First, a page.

Building Tomorrow isn’t in the business of encouraging government bloat, but in this episode we consider whether, sometimes, eliminating a government agency might be a penny wise, pound foolish decision. In particular, Paul and Will are joined by Zach Graves and Daniel Schuman as they discuss proposals to resurrect the Office for Technology Assessment, which had advised Congress on tech policy until getting the axe in the mid-1990s. Just as the Congressional Budget Office provides ostensibly non-partisan estimates of the cost of proposed legislation, the OTA would provide non-partisan reports weighing the costs and benefits of tech related legislation.
Do we lobby more than we use to? Why do employees leave their work at Capitol Hill? What is the purpose of executive orders? Which Congressional agencies focus on technology policy? What is the economic cost of not having privacy legislation now? How much power does the Congressional Budget Office have?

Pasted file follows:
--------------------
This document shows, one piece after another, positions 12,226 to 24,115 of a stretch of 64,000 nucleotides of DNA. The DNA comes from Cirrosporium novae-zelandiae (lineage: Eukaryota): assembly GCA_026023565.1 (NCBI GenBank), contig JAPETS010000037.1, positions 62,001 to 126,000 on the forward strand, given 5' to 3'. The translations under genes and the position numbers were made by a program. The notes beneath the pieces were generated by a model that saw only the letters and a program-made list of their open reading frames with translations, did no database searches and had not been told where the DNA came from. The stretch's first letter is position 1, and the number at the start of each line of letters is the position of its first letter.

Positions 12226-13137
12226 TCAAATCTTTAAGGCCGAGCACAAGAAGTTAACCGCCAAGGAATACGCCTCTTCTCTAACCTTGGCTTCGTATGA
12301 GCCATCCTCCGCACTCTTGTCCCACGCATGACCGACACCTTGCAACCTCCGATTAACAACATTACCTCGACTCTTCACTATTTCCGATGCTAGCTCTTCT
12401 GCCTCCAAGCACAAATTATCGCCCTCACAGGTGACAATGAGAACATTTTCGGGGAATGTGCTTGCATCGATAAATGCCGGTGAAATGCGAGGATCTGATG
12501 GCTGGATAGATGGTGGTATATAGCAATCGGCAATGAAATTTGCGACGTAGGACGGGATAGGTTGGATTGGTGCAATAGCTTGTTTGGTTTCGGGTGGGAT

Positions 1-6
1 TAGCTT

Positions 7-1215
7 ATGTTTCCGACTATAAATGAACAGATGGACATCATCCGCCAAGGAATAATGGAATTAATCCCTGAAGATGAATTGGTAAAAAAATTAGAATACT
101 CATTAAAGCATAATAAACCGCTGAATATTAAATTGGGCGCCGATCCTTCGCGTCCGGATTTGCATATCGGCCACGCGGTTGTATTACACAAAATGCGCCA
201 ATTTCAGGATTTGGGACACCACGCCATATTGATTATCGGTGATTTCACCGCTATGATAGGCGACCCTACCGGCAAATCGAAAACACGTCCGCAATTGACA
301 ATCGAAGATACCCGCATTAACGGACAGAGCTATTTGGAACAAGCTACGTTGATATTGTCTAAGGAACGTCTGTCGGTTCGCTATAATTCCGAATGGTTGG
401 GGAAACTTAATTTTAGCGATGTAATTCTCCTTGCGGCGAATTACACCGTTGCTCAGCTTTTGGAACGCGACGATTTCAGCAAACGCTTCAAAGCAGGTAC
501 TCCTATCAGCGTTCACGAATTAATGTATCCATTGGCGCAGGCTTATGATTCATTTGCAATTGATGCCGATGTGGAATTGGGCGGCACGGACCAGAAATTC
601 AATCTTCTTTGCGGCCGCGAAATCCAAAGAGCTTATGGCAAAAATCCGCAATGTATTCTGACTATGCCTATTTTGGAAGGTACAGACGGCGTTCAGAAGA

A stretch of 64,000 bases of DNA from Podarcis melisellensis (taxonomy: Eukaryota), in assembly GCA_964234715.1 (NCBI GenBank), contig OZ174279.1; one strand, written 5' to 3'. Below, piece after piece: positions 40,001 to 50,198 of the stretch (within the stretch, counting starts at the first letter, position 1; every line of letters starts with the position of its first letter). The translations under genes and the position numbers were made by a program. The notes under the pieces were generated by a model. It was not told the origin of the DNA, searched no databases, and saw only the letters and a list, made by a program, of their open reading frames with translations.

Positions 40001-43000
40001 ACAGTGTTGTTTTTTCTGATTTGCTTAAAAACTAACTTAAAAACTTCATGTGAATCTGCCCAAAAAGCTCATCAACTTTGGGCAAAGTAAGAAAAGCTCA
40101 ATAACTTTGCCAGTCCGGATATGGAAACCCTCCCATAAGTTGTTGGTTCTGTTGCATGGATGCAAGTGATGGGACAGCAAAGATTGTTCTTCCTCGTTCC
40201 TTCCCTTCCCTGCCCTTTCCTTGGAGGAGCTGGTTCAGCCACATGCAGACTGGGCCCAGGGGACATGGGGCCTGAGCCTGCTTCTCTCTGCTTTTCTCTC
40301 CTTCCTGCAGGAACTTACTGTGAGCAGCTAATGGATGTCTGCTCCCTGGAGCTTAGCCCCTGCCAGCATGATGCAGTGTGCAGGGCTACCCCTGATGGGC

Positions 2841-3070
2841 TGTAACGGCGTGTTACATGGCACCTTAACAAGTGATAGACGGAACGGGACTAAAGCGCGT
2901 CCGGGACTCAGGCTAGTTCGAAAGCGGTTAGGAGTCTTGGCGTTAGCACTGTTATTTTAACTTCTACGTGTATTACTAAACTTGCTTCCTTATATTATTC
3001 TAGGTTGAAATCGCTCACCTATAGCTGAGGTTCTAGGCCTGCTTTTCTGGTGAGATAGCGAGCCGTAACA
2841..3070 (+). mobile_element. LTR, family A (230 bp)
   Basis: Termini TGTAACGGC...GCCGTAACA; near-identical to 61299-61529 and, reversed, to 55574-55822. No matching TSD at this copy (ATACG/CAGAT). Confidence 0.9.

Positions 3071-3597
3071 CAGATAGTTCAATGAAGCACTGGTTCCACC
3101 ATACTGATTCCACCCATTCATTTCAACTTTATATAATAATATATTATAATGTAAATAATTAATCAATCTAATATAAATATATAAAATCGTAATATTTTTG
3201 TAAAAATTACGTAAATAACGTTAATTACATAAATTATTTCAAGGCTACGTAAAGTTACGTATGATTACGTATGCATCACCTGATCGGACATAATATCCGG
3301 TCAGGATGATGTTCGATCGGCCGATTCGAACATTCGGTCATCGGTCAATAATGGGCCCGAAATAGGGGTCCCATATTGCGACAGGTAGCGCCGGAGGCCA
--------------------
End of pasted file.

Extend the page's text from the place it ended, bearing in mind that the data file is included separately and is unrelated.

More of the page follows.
How Congress Got Dumb on Tech—and How It Can Get Smart, written by Grace Gedye
Inside GAO’s Plan to Make Congress More Tech-Savvy, written by Jack Corrigan
Momentum builds for Congress restoring Office of Technology Assessment, written by Jory Heckman
House members call for Office of Technology Assessment revival, written by Katherine Tully-McManus
Decentralization and Privacy Are Inevitable — in Tech and in Government, written by Aaron Ross Powell
Emerging Tech (with Matthew Feeney), Free Thoughts Podcast
On Innovation: Don’t Ask for Permission, Building Tomorrow Podcast